The main player among the wellbeing hormones is dopamine, also known as the reward hormone. Then there is prolactin, the hormone of satiation, and oxytocin, the love and bliss hormone. All these hormones interact powerfully affecting our moods and desire for intimacy and bonding. And although we might believe that dynamics within the relationship has a conscious element to it, there is also a deep physical hormonal element that contributes to our experience.
After the orgasm, the man and the woman enter different biological and hormonal cycles that can cause a disconnection, as they are not on the same page. The male is responding to the decline in dopamine and testosterone while the female is high in oxytocin levels, the intimacy hormone.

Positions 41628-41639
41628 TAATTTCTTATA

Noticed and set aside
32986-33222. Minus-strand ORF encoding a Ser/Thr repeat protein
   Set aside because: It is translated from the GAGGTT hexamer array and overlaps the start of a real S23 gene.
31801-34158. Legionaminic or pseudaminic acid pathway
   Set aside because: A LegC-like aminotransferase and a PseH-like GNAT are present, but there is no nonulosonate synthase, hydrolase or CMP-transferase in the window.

Known as the “bonding hormone”, oxytocin plays an important role in the neuroanatomy of wellbeing and intimacy. It is associated with various behaviors, including pair bonding and parental behaviors. For that reason, it’s not surprising that both men and women release significantly more oxytocin when they have a baby, because they both need to be a lot more stable and engaged to raise the baby. Obviously, going out, making new romantic connections and looking for the biological thrill of new partners wouldn’t create a secure environment for the baby to thrive. Oxytocin helps to create the bond of love at a biological level.
In my experience working with people on this very problem over the years, I have come to realize that the subconscious mind feels a lot more ease to trade in a lower vibrational drug to a higher vibrational drug. Adopting the mindset of “going cold turkey” activates the potent powers of the dopamine receptors and this biological scarcity creates a sensation in us that leads to cravings.
The endocrine system produces and regulates our body’s hormonal activity. The gland known as the hypothalamus creates oxytocin, and it is stored in the pituitary gland, which then releases it to the rest of the body.